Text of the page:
« Last Edit: April 07, 2013, 06:58:01 PM by polarhannes »
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polarhannes

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Re: Hi ISO Critique
« Reply #6 on: April 07, 2013, 07:10:34 PM »
.. just noticed that the picture you sent already is at a 100% and that we are only seeing a crop here, so my suggestions might not work as expected. They were based on the 100% view I saw.
« Last Edit: April 07, 2013, 07:13:00 PM by polarhannes »
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Re: Hi ISO Critique
« Reply #6 on: April 07, 2013, 07:10:34 PM »

Mt Spokane Photography

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Re: Hi ISO Critique
« Reply #7 on: April 07, 2013, 07:16:53 PM »
[I'm a portrait and wedding photographer and I was testing the limits on shooting indoors with hi ISO on the 5D3.  Shutter 1/200 in my opinion is the minimum for indoor and hand held use during a reception..... Also, in wedding photography, tripods are hardly used...... And, I own a great tripod!!

RonQ, Wedding images are definitely going to pose different issues than a static super wide angle scene.  In those, people, not a interior will be what you are trying to optimize. 
 
I shoot low level theater events, probably tougher or as togh as bad conditions at a wedding.
 
Here is one at ISO 1600 with my 5D MK III .  The subjects are moving, but not quickly.
 
 

 
 
 
This one (below) was at ISO 25600, a lot more noise.
 

RonQ

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Re: Hi ISO Critique
« Reply #8 on: April 08, 2013, 09:33:42 AM »
[I'm a portrait and wedding photographer and I was testing the limits on shooting indoors with hi ISO on the 5D3.  Shutter 1/200 in my opinion is the minimum for indoor and hand held use during a reception..... Also, in wedding photography, tripods are hardly used...... And, I own a great tripod!!

RonQ, Wedding images are definitely going to pose different issues than a static super wide angle scene.  In those, people, not a interior will be what you are trying to optimize. 
 
I shoot low level theater events, probably tougher or as togh as bad conditions at a wedding.
 
Here is one at ISO 1600 with my 5D MK III .  The subjects are moving, but not quickly.
 
This one (below) was at ISO 25600, a lot more noise.
 
Ahh, you're right.... I will mainly use my 24-70 and 50 prime for low light and not the 16-35.  I see in your photos that we've got similar noise right out of the camera.
Thanks.
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RonQ

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Re: Hi ISO Critique
« Reply #9 on: April 08, 2013, 09:38:09 AM »
Hi RonQ,

I'm not a pro but I will try to do my best to help you. I understood you just took that picture for testing purposes and that you simply want to know how to improve this particular photo using Lightroom. People already indicated that the exposure is not the best here.

My workflow for this would be:
- set the whitebalance (try to use the door in the background) - noise will look less disturbing in my opinion
- set the sharpening amount to 0 (will do sharpening after noise removal)
- There is color noise in the image. Zoom to 100% and move the color noise slider until it disappears. (dark areas have more color noise)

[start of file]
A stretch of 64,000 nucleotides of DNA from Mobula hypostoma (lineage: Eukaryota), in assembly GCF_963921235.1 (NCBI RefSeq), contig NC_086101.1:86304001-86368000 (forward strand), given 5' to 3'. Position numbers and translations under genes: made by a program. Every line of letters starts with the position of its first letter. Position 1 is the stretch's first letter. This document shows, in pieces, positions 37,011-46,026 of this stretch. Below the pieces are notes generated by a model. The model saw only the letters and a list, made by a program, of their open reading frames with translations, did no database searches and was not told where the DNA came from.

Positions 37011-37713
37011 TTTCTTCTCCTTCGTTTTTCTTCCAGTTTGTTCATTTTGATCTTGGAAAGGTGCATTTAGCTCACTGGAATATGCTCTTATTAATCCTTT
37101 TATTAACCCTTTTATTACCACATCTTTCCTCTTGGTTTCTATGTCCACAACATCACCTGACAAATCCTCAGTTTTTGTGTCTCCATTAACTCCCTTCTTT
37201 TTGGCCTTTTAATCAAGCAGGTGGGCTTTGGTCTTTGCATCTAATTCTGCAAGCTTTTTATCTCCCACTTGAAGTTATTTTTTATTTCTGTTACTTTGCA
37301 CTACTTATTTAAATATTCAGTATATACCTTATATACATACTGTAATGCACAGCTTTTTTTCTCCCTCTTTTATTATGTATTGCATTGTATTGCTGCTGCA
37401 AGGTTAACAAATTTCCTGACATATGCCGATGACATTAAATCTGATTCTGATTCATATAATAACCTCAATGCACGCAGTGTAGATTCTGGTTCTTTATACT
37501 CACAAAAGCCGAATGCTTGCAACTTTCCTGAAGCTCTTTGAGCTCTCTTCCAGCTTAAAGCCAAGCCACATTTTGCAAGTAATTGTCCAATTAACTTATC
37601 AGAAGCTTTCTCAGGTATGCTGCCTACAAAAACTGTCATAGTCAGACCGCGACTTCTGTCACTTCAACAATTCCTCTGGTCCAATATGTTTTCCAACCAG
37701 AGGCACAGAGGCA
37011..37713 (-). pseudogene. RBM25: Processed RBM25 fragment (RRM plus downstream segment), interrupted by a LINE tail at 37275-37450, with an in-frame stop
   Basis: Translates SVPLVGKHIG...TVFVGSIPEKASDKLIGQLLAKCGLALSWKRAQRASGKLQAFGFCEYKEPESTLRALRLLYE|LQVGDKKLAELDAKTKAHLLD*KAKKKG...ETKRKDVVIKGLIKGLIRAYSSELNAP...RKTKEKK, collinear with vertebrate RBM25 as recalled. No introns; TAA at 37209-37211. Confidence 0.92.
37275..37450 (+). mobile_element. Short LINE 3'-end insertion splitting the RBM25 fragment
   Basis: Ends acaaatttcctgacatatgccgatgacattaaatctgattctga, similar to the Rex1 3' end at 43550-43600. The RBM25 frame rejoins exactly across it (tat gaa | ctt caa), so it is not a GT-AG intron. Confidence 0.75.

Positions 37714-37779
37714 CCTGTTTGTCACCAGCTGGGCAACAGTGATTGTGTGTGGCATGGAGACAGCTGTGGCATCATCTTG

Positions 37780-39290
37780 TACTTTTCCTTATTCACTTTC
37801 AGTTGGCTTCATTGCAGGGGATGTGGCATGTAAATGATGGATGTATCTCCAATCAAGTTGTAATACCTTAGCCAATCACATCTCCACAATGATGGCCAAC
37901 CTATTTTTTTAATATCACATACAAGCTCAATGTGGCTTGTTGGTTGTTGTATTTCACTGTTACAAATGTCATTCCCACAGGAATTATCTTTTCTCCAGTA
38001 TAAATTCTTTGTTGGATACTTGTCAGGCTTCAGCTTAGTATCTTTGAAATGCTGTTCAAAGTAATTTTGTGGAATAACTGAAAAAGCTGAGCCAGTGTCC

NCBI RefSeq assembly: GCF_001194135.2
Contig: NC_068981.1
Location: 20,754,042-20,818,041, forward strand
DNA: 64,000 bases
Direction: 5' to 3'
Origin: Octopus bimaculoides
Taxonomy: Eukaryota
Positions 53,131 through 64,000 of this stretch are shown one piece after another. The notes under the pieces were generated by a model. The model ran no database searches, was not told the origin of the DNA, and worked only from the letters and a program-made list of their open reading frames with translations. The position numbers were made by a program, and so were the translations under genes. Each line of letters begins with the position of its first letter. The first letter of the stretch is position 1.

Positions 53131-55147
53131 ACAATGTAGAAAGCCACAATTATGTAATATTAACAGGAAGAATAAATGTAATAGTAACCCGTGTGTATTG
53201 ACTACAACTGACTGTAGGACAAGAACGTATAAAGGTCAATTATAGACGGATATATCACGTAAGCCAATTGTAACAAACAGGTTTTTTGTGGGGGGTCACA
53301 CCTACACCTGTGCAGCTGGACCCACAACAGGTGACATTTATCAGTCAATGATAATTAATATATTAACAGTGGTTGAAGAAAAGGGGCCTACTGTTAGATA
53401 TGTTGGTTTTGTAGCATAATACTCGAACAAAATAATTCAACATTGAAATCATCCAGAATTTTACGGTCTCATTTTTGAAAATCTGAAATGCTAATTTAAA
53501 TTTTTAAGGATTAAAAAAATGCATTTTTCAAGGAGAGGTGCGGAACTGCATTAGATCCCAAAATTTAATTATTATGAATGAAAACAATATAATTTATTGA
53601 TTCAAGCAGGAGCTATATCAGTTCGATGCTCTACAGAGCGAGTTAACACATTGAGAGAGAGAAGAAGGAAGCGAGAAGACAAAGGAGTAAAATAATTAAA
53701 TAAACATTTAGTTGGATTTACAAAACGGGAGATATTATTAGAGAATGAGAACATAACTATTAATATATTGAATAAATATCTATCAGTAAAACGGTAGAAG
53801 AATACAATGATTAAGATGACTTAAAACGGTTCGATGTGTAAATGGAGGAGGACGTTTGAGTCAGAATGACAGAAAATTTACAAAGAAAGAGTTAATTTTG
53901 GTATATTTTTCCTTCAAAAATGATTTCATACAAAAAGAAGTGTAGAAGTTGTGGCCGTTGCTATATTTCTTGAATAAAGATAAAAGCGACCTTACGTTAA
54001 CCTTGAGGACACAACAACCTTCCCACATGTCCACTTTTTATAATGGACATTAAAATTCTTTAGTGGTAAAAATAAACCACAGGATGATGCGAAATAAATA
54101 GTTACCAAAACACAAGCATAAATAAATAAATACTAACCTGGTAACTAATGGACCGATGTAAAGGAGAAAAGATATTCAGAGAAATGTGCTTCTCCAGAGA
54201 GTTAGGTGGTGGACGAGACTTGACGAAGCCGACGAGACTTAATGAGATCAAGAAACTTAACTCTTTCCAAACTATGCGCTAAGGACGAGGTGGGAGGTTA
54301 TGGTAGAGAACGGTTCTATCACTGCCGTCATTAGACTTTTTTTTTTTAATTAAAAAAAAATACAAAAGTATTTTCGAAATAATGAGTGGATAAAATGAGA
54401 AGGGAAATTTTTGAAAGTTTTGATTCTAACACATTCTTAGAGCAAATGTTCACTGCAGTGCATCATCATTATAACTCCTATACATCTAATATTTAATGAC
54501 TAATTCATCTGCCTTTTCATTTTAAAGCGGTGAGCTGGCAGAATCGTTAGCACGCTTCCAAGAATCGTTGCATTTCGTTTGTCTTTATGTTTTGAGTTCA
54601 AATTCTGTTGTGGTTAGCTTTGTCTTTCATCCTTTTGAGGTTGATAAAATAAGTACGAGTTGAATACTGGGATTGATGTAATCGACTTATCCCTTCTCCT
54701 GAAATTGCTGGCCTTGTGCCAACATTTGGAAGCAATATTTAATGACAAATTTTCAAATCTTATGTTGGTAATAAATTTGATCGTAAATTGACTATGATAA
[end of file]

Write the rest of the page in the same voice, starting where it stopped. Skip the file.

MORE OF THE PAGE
- Set luminance noise reduction to at least 80 or even 90. Yes you will loose detail. You can't avoid that at ISO12800.
- set sharpening amount  to maximum to begin (will decrease that value later)
- This scene has no fine details, so you can use a much higher masking value in the sharpening tab. Press and hold the ALT key while moving the 'masking' slider up. You will see white lines. The correct masking value will be the one when you can only see the outline of the edges of the door and the wall.
- 'detail' will try to bring out detail in that shot. There is not much detail but straight lines. High detail values increase noise. I'd set it to 1 here. You could also press and hold the ALT key and look at the picture at 100%, too much detail will emphasize the noise.
- My feeling tells me a radius of 1.2 is okay here (again, try to press and hold the ALT key)
- Set the sharpening to about 90 or any value which you think is enough. Pre-sharpening can only be seen properly at 100%.
- Export the image. LR will add output sharpening to the picture. This step is important.

The workflow above will look weird for photos of people. They will look like if they have a skin made of wax. It might work for this image here tough.

Question is what you are planning to do with the pictures. Print them? Publishing on the web? Pixel peep for noise? It also depends on your viewing distance / size of the final picture. The settings would be different for each.

There are also very good 3rd party noise removal tools like Nik Dfine 2, available for download for a 30 day testing period.

Sorry for my clumsy english - reading is not an issue but writing is hard :-)
Thanks for the info..... Depending on the client.  Sometimes they want them printed and others just want them on disk.... I'll try to adjust some of these settings in post and see what the result is.  I have to agree with Mt. Spokane, using the 16-35 in low light will give different results than a 24-70 or 50 prime.....
Canon 5D MK3, Canon 5D MK2, Canon T2i, Canon 24-70L f2.8, Canon 16-35L II f2.8, Canon 70-200L f2.8, Canon 50mm 1.4, 600EX-RT, 580EX II

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Re: Hi ISO Critique
« Reply #9 on: April 08, 2013, 09:38:09 AM »